Counterfeit Alli Missing Lot Codes, Other Authentic Packaging Elements
FDA is warning consumers about counterfeit Alli reportedly sold over the Internet. Testing by manufacturer GlaxoSmithKline has revealed that the fake products contain the controlled substance sibutramine, not contain orlistat, the active ingredient in its product. FDA warns that this fake version of Alli 60 mg capsules (120 count refill kit) could be harmful if used improperly.
While the counterfeit Alli product looks similar to the authentic product, there are "a few notable differences" in its packaging, FDA reports. According to the agency, the counterfeit Alli has:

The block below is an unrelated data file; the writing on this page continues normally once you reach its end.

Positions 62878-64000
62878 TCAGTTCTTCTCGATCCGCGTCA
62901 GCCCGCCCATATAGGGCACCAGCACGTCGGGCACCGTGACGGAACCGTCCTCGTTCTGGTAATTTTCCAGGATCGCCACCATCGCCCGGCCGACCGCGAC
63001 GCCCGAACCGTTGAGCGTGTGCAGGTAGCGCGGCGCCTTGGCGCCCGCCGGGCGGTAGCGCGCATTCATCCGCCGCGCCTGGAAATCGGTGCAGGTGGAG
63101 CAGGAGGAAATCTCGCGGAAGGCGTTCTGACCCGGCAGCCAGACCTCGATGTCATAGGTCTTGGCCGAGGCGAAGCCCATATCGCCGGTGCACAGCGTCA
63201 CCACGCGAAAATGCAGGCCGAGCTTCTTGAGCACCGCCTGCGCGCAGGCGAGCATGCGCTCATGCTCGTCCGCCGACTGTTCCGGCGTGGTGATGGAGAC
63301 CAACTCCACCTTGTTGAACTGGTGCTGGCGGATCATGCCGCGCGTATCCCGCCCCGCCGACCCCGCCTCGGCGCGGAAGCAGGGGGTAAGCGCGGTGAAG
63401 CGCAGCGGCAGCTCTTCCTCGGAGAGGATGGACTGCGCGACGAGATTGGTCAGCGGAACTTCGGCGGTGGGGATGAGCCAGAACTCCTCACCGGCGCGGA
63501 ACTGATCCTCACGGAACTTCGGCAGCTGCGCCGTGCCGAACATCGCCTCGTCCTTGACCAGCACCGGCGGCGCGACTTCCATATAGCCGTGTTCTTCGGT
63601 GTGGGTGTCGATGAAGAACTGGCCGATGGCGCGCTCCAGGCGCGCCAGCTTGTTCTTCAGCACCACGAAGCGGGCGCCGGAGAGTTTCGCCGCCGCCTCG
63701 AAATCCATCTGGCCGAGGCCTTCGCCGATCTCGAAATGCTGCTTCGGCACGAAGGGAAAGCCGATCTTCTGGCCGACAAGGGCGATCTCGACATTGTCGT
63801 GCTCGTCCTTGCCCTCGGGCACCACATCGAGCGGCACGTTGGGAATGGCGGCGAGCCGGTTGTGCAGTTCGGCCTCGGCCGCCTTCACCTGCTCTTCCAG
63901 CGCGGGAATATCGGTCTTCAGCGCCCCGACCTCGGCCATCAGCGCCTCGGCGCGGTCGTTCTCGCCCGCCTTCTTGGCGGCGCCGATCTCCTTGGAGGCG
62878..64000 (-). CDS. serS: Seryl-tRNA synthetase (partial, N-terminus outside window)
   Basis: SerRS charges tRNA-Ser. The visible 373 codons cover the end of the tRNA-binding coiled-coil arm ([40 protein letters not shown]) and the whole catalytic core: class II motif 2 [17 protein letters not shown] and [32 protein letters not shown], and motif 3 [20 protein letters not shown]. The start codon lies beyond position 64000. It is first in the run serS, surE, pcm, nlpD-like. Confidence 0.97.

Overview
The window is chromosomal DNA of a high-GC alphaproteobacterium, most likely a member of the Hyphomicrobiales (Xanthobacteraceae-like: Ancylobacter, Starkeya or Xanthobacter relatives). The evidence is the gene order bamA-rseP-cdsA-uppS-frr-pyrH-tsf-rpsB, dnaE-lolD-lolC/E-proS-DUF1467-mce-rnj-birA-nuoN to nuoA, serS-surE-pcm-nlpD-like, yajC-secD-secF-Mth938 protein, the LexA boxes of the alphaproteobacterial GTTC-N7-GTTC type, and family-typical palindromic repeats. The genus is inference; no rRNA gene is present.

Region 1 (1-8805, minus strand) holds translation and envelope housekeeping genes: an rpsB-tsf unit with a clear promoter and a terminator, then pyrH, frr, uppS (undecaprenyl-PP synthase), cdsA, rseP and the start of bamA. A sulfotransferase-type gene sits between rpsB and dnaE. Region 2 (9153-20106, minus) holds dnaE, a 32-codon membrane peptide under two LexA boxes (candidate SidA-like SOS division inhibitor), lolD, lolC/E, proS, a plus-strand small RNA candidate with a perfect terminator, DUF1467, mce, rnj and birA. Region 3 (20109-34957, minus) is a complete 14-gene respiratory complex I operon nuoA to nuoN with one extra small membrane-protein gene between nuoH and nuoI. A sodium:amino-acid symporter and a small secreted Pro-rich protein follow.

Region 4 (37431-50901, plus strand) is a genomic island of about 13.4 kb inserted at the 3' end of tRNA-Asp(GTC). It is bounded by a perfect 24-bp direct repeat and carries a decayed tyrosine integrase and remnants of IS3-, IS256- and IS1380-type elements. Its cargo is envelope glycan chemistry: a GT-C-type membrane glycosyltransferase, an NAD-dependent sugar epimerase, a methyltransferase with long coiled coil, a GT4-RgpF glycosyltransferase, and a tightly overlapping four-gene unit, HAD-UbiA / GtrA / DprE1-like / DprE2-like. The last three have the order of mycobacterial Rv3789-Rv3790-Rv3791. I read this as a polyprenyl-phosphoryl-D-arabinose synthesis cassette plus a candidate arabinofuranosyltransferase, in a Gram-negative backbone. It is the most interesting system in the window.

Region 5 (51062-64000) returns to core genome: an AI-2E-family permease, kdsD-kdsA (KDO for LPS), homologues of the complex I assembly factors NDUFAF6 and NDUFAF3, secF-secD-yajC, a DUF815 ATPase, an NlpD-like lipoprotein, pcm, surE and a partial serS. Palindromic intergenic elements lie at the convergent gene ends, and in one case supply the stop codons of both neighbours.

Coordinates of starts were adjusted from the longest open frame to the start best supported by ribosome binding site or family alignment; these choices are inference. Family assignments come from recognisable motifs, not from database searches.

* Outer cardboard packaging missing a “Lot” code;
* Expiration date that includes the month, day, and year (e.g., 06162010); authentic Alli expiration date includes only the month and year (e.g.,: 05/12);
* Packaging in a plastic bottle that has a slightly taller and wider cap with coarser ribbing than the genuine product;
* Plain foil inner safety seal under the plastic cap without any printed words; the authentic product seal is printed with “SEALED for YOUR PROTECTION”;
* Contains larger capsules with a white powder, instead of small white pellets.
Consumers began reporting suspected counterfeit Alli to GSK in early December 2009. GSK has found no evidence that the counterfeit products were sold at retail outlets. Concerned consumers are advised to contact the FDA's Office of Criminal Investigations (OCI) by calling 800-551-3989 or by visiting the OCI Web site (http://www.fda.gov/OCI).